Research & Data
Texas Employment Forecast
May 20, 2016 · Forecast in PDF
Incorporating April employment growth of 1.1 percent and new leading index data into the Dallas Fed’s Texas employment forecast leads to a 2016 estimate of 1.5 percent growth (December/December), up from April’s forecast of 1.0 percent growth. The forecast suggests that 179,000 jobs will be added in the state this year and that employment in December 2016 will be 12.1 million (Chart 1).
The Dallas Fed’s Texas Leading Index picked up for the second consecutive month, and the net three-month change was 2.49 percent (Chart 2).
“The mild pickup in job growth in April, along with a continued rise in most leading indicators, suggests that Texas job growth will improve in the coming months,” said Keith R. Phillips, Dallas Fed assistant vice president and senior economist. “Employment growth remains positive in all of the major Texas metros except Houston, where jobs have declined slightly.”
Recent gains in the Texas Leading Index have been broad based. After declining modestly in February, the index rose at a strong pace in March and April. An increase in permits to drill oil and gas wells in April followed a rise in oil prices over the past several months. Growth in help-wanted advertising and the U.S. leading index, along with declines in the trade-weighted value of the dollar and initial claims for unemployment, contributed positively to the index.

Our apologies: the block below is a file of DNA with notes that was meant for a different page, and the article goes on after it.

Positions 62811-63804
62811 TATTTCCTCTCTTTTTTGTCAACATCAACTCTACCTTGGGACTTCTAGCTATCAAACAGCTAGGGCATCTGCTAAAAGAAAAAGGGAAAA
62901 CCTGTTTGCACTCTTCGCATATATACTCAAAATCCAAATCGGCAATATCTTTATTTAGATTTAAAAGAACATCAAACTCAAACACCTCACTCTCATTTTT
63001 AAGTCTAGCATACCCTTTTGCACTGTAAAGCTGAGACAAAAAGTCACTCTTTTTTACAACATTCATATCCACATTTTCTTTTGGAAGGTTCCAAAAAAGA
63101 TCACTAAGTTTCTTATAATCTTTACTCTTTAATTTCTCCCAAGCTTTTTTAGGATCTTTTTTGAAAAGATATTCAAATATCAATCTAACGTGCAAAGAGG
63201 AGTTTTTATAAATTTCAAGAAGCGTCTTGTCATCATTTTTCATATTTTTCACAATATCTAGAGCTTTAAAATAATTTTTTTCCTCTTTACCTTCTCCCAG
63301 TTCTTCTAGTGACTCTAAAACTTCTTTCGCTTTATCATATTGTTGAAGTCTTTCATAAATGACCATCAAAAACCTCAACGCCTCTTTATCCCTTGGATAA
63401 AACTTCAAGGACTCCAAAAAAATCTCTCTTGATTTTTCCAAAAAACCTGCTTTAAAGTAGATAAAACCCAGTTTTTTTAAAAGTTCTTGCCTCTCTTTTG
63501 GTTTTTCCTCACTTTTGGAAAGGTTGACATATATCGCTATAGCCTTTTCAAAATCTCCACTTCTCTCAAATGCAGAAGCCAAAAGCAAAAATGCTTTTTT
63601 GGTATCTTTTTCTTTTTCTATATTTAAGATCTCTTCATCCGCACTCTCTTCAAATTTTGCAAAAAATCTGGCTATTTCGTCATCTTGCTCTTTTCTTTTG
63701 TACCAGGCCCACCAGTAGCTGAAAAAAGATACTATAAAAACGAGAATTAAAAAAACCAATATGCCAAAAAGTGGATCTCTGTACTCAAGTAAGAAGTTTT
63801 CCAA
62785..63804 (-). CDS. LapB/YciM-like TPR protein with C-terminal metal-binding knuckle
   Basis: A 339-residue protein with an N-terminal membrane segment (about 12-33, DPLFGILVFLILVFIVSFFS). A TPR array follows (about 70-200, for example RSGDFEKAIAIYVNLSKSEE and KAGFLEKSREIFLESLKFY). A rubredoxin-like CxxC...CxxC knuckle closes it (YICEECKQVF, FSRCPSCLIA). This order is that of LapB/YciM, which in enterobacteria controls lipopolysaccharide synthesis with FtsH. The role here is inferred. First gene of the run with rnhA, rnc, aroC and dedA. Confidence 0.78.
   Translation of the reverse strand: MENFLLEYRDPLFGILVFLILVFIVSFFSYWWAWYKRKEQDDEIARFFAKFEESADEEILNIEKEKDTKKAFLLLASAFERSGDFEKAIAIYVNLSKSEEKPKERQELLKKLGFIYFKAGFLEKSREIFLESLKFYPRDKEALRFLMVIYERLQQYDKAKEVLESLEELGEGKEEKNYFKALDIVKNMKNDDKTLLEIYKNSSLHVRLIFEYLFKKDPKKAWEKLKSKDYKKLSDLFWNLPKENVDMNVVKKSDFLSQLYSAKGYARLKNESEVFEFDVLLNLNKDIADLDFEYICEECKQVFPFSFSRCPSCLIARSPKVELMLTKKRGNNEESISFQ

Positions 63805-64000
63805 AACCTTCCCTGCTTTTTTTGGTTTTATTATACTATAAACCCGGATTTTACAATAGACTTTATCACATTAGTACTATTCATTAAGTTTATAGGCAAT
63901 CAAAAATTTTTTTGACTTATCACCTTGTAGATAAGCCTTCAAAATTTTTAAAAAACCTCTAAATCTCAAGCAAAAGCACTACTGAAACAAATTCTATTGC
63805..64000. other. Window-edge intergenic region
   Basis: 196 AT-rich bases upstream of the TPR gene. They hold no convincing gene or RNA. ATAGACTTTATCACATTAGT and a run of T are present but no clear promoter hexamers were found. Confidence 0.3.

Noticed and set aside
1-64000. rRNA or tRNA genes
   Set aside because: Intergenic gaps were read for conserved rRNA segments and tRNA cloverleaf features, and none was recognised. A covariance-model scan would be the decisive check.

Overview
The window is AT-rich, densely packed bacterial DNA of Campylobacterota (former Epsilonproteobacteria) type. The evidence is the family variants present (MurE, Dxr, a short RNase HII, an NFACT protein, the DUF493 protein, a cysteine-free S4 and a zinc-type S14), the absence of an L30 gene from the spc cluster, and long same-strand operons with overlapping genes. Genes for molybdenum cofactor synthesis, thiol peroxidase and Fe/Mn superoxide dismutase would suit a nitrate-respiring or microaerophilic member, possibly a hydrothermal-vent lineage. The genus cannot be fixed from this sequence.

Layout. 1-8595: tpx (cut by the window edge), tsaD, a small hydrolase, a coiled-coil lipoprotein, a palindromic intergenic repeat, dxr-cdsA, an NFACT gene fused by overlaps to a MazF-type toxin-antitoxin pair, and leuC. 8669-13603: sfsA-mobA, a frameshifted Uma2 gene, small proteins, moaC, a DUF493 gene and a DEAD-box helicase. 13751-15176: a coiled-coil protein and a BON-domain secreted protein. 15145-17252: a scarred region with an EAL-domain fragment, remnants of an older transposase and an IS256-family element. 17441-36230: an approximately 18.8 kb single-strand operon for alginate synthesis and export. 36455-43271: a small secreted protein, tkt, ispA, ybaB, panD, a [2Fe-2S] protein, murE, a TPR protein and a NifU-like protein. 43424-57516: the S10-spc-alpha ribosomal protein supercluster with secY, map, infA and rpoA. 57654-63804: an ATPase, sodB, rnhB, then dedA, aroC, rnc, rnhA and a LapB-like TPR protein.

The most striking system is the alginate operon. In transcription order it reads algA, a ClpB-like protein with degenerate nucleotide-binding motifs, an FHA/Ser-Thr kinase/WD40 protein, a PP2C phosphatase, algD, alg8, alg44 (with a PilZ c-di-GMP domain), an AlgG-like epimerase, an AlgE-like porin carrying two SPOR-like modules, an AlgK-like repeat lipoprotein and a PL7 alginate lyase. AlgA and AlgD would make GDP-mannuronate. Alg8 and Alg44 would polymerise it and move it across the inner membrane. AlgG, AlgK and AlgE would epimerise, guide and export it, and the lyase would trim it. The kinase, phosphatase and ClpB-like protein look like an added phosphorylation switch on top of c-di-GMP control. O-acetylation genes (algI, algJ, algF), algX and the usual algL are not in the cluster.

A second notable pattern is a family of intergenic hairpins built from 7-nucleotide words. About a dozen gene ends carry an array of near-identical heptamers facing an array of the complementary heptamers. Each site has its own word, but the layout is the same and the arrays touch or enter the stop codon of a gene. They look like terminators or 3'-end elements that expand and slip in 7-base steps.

Next release: June 17, 2016
The Dallas Fed Texas employment forecast projects job growth for the calendar year and is estimated as the 12-month change in payroll employment from December to December. The forecast reported above is a point estimate with 80 percent confidence bands; in other words, the true forecast lies within the bands on Chart 1 with 80 percent probability.
The Dallas Fed Texas Employment Forecasting Model is based on a transfer function that utilizes past changes in state employment along with past changes in the Dallas Fed Texas Leading Index (TLI). Changes in the TLI have an impact on employment with a lead time of three months, and the effect dies out slowly over time. The regression coefficients on lagged changes in employment and the TLI are highly statistically significant, and the model as a whole has been accurate relative to other forecasters over the past two decades.
The forecasting model has been in use at the Dallas Fed since the early 1990s, and the employment forecast has been published in the Western Blue Chip Economic Forecast (WBCF) since 1994. Phillips and Lopez (2009) show that the model has been the most accurate in forecasting Texas job growth relative to other forecasters in the WBCF. In particular, the model had the lowest root mean squared error and was the closest to the actual the most times (eight out of the 14 years studied) out of the five forecasters that consistently participate in the survey.
For more details about the model and its performance, see “An Evaluation of Real-Time Forecasting Performance Across 10 Western U.S. States,” by Keith R. Phillips and Joaquin Lopez, Journal of Economic and Social Measurement, vol. 34, no. 2–3, December 2009.
For more information about the Texas Employment Forecast, contact Keith Phillips at email@example.com.